It’s a cold, wintry night in southeast Portland and Chris is just beginning her shift at a local restaurant. Chris, who works nights, considers herself a “jack of all trades." She loves serving customers and also enjoys helping all of her coworkers.

Chris, who is part of the transgender community and prefers non-binary or female pronouns, has come a long way. That's because, almost two years ago, Chris was living in Phoenix, Arizona and experiencing depression and auditory hallucinations. “It was making it very difficult to get life together," Chris says.

Her grandmother noticed Chris was struggling as well and stepped in to help. Shortly after, Chris moved to Portland, Oregon to live with family and became a part of Early Assessment Support Alliance (EASA). 

EASA is a two-year program for young people, ages 13-25, experiencing psychosis. The program helps transitional youth access employment and education help, consult with a peer, and receive nutrition guidance. EASA also provides individualized therapy and access to a licensed medical provider to help with medications, symptoms, or side effects.

As Chris began to settle into her new home, she worked with her EASA therapist and licensed medical provider to get her medications adjusted correctly and received individualized therapy sessions to address post-traumatic stress disorder from childhood.

“It took time to get the medications right and work through some of my issues, but once those barriers began to resolve, it was easy to decide to go back to work," Chris says. She discovered that she wanted to increase her independence and save money to return to college.

That's when Chris was referred to EASA Supported Employment and began working with a supported employment specialist. The supported employment team helped Chris create a resume and prepare for job interviews. “Supported employment is helpful because they keep me on track and help me explore options within employment,” Chris says.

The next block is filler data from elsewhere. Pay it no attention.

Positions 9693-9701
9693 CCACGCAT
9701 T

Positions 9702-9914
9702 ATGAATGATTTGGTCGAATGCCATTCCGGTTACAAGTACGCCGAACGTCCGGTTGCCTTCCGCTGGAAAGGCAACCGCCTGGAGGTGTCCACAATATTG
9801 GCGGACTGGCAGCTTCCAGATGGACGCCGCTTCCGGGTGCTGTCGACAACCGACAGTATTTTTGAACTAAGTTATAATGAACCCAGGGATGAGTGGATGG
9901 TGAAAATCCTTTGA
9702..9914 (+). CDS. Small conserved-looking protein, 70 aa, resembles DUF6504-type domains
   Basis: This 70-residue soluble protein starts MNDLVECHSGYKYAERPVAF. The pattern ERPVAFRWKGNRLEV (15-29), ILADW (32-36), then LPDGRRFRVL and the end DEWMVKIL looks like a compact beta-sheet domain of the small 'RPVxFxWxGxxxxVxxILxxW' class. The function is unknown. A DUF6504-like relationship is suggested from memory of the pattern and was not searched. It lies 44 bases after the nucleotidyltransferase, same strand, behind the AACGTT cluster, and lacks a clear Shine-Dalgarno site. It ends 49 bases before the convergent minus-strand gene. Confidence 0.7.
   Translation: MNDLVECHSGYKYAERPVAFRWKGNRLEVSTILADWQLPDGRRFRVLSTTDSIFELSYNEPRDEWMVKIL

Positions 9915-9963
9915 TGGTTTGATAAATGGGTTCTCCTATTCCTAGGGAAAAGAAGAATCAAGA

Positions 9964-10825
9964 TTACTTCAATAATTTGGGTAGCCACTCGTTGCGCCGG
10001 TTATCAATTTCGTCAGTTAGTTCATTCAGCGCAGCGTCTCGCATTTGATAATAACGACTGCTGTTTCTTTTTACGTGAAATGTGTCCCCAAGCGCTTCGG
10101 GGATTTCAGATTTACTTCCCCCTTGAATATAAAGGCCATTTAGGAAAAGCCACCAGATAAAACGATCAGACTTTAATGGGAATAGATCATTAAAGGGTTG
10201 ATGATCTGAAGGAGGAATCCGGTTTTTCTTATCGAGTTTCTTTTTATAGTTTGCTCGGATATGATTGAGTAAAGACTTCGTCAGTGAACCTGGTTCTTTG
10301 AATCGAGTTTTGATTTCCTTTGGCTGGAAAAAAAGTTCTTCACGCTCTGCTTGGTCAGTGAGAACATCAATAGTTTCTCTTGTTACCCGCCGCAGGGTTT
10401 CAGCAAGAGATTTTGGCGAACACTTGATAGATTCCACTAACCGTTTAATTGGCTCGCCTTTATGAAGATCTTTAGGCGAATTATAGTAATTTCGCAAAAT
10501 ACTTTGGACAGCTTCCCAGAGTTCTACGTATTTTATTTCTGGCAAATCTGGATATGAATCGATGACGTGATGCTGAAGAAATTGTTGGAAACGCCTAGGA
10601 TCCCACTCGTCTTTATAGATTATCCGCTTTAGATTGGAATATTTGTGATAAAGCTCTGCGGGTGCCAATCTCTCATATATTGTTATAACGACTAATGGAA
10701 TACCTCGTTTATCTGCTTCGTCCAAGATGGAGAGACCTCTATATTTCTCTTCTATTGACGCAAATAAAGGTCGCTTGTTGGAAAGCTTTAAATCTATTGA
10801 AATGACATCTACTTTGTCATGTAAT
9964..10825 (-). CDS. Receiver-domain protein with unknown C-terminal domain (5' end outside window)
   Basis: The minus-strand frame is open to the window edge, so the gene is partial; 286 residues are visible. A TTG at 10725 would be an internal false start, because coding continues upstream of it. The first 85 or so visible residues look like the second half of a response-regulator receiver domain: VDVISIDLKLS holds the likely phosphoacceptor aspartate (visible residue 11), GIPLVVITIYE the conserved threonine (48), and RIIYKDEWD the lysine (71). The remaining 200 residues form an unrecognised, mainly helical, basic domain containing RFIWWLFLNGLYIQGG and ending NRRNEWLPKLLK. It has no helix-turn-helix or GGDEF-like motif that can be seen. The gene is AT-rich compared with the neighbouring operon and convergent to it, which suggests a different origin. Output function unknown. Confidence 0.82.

In time, with help from the supported employment team, Chris returned to the workforce and secured her food service position. She's grown in it for the past six months. “Work helps me feel more positive and helps me feel like I am making progress in life," Chris says. "It gives more substance to days of the week and provides me with more structure." 

Tosha Bock is Chris' supported employment specialist. She says she's seen Chris' symptoms improve firsthand. “Chris and I have been working together for about nine months and they have worked hard to get where they are today," she says.

Occasionally barriers do come up at work. But when Chris needs support, she reaches out to Tosha, who has helped Chris turn challenges into attainable goals.  “I’m still getting help and continued support from Tosha with my current job." Chris says. "We troubleshoot issues that may come up and brainstorm new career paths.”

Chris has future plans of going back to college and ultimately beginning their career.  She wouldn’t mind learning more about food preparation some day, as well. “Cooking is a practical skill to learn, but it is also an art as well," Chris says. "I have a strong passion for art"

For Tosha, watching Chris succeed has been a joy. And she looks forward to seeing Chris grow.

“Chris has always had a strong desire to work within a restaurant," Tosha says. "I know she can do anything she sets her mind to and I look forward to seeing where the future takes her.”